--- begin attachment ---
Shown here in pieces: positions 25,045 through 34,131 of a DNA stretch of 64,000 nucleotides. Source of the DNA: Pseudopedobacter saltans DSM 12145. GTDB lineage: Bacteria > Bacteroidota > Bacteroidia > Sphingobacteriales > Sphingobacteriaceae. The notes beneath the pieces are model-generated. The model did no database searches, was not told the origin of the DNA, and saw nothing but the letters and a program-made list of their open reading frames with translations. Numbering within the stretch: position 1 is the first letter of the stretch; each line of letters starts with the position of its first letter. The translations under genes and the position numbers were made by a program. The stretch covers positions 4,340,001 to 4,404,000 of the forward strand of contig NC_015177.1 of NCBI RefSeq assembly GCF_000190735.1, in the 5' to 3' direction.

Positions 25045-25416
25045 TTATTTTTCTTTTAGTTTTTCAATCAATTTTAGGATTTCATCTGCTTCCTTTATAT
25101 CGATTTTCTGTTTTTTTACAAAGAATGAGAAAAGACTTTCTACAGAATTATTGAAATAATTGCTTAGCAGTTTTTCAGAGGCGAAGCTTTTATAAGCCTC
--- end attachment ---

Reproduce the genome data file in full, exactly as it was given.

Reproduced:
Shown here in pieces: positions 25,045 through 34,131 of a DNA stretch of 64,000 nucleotides. Source of the DNA: Pseudopedobacter saltans DSM 12145. GTDB lineage: Bacteria > Bacteroidota > Bacteroidia > Sphingobacteriales > Sphingobacteriaceae. The notes beneath the pieces are model-generated. The model did no database searches, was not told the origin of the DNA, and saw nothing but the letters and a program-made list of their open reading frames with translations. Numbering within the stretch: position 1 is the first letter of the stretch; each line of letters starts with the position of its first letter. The translations under genes and the position numbers were made by a program. The stretch covers positions 4,340,001 to 4,404,000 of the forward strand of contig NC_015177.1 of NCBI RefSeq assembly GCF_000190735.1, in the 5' to 3' direction.

Positions 25045-25416
25045 TTATTTTTCTTTTAGTTTTTCAATCAATTTTAGGATTTCATCTGCTTCCTTTATAT
25101 CGATTTTCTGTTTTTTTACAAAGAATGAGAAAAGACTTTCTACAGAATTATTGAAATAATTGCTTAGCAGTTTTTCAGAGGCGAAGCTTTTATAAGCCTC